Fun graph, eh?
This is your manufacturing economy on globalization. Bear in mind that these numbers are absolute numbers, they don't reflect the fact that the US population has grown significantly.
According to Mike Lux:
a high level Obama administration economic adviser is quoted as saying that America's export future resides in exporting "consulting and legal services, software, movies, and medicine."
Whistling past the graveyard would be the kind way to characterize that statement. Typical Summers/Geithner "brilliance" might be the less kind way of putting it.
US manufacturing was never going to stay as high as it was, relative to the size of the population, after World War II. The majority of the world's manufacturing capacity had just been bombed into rubble, after all. A relative decline was always to be expected.
An absolute decline, however, is quite another matter, so let's do a 30 second seminar on international trade and development.
No country other than a city state has ever industrialized except behind trade barriers. None. There are no exceptions. Mercantalism is how states industrialize. The trade barriers can be classic tariffs (like the US used), they can be direct subsidies, they can be through interest rate policy or they can be through making your currency cheaper than it otherwise would be.
For good chunks of the 2000's, the Chinese government spent about 10% of their entire GDP keeping the Yuan undervalued. Other countries, like Japan and Korea also worked hard to keep their currencies undervalued (or the US dollar propped up, depending on how you want to look at it.) This made their goods more competitive than they would have been otherwise and the direct result was the loss of US manufacturing jobs. (One might also point out that this doesn't qualify under any definition as "free" trade).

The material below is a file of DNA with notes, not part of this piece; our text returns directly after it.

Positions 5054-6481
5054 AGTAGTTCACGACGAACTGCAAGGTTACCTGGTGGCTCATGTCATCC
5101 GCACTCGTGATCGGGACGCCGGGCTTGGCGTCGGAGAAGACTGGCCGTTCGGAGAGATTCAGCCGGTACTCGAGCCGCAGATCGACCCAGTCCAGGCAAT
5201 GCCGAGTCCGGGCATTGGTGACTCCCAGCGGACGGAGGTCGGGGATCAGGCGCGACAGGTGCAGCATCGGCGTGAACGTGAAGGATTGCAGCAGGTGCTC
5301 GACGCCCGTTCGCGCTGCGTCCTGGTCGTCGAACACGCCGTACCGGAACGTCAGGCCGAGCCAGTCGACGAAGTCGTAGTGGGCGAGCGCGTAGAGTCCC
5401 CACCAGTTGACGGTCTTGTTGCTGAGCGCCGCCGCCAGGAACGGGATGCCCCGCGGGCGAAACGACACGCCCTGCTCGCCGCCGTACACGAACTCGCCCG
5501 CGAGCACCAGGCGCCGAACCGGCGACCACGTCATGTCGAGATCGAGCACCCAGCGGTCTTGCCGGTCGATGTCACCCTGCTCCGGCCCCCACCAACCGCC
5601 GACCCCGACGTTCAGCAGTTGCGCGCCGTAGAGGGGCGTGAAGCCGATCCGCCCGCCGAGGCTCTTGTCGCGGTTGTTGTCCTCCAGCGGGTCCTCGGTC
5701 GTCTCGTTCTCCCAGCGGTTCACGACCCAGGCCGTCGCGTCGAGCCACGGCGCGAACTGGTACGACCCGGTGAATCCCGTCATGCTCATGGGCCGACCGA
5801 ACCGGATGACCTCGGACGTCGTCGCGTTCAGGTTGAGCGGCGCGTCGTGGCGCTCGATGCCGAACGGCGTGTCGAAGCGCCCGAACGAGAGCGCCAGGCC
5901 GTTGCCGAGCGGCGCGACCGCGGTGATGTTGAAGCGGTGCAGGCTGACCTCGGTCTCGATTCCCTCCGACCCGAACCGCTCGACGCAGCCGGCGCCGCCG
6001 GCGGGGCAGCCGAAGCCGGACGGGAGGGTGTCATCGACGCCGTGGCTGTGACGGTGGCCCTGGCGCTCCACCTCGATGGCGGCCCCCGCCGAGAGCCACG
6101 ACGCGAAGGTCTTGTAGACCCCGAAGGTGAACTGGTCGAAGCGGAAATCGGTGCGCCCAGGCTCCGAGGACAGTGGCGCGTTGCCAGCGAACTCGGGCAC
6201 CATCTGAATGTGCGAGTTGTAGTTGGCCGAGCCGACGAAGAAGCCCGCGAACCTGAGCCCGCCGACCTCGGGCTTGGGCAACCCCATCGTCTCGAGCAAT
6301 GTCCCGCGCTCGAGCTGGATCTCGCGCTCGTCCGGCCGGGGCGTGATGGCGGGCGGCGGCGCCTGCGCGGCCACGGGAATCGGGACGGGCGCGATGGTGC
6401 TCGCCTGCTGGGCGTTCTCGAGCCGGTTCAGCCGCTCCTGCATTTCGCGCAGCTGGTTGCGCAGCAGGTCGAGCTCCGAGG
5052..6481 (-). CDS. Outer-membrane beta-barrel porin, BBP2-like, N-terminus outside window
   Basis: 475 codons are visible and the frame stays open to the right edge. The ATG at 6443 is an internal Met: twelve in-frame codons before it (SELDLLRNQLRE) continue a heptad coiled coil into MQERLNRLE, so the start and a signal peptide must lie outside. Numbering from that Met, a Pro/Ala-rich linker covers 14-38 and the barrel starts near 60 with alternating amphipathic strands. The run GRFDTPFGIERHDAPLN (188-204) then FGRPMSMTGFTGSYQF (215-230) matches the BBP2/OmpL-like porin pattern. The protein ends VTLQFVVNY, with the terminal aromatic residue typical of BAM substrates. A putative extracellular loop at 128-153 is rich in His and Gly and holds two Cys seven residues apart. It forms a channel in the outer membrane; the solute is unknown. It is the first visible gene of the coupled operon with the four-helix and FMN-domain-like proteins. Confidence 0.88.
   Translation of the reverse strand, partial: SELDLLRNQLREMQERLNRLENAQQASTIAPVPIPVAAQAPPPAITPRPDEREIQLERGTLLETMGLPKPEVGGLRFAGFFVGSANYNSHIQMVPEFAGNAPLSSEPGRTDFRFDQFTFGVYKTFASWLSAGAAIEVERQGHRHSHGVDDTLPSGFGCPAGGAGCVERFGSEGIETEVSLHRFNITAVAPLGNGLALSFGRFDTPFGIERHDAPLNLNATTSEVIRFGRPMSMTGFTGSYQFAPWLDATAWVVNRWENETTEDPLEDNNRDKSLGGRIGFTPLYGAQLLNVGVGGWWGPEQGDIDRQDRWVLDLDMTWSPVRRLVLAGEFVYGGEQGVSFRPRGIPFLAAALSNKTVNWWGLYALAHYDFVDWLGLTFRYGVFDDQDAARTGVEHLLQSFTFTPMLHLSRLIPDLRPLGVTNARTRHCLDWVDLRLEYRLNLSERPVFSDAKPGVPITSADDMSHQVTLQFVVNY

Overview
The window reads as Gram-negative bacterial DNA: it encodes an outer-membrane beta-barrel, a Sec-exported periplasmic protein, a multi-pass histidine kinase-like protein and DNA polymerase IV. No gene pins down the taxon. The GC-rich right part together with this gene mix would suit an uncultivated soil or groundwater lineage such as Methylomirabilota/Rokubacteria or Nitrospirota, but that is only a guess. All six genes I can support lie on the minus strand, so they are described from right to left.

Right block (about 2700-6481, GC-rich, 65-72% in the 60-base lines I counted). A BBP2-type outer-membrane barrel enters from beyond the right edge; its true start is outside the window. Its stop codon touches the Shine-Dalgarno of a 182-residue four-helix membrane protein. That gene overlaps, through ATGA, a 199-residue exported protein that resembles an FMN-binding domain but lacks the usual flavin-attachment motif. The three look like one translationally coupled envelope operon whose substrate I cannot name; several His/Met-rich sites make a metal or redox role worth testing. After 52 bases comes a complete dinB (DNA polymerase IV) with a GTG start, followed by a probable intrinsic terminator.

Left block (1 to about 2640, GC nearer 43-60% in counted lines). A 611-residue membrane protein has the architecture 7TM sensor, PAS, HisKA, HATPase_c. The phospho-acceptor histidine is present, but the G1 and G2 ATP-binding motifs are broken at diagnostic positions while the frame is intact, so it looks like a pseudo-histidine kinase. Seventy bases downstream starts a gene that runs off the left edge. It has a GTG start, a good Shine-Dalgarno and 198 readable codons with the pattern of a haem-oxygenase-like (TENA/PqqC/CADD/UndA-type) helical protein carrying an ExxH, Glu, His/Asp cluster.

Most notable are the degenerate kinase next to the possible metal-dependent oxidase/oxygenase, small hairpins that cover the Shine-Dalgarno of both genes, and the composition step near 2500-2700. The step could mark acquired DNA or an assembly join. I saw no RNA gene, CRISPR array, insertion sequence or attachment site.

This isn't the entire picture, just dropping the dollar won't fix the problem, because if that happens, the US gets creamed on resource costs (read: OIL). This means the US is in a policy bind. Drop the dollar and get slaughtered by resource prices. Keep the dollar high, and lose jobs.
This isn't just a policy bind, it's co-dependency, in the worst sense, like when a drug dealer needs a customer's cash and the customer needs his fix. Americans got something in exchange for this: they got cheap consumer goods, and funding for their overspending. At some points during the 00's the American savings rate was negative!
In exchange manufacturing and other jobs were moved directly overseas. Off-shoring went to China, outsourcing (of legal, administrative, call center and whatnot) went to India, Canada and Ireland (because they all have large numbers of English speakers).
Breaking this policy bind is simple enough: first you have to break US dependence on oil, then you can tell the countries which are selling you drugs (which you desperately want and need, don't blame them for your addiction to cheap credit and consumer goods) where to go. Then you go through a very unpleasant withdrawal period, which as any ex-addict can tell you, is hell on earth.
But the status quo isn't so hot either, is it?
Want your manufacturing jobs back? Get off oil, then you can get off easy foreign credit and cheap consumer goods. Then you can have them back. And maybe once they're back we'll be able to buy an appliance which isn't so lousy that it's expected to wear out in 5 years max and be thrown to the curb.
One can dream.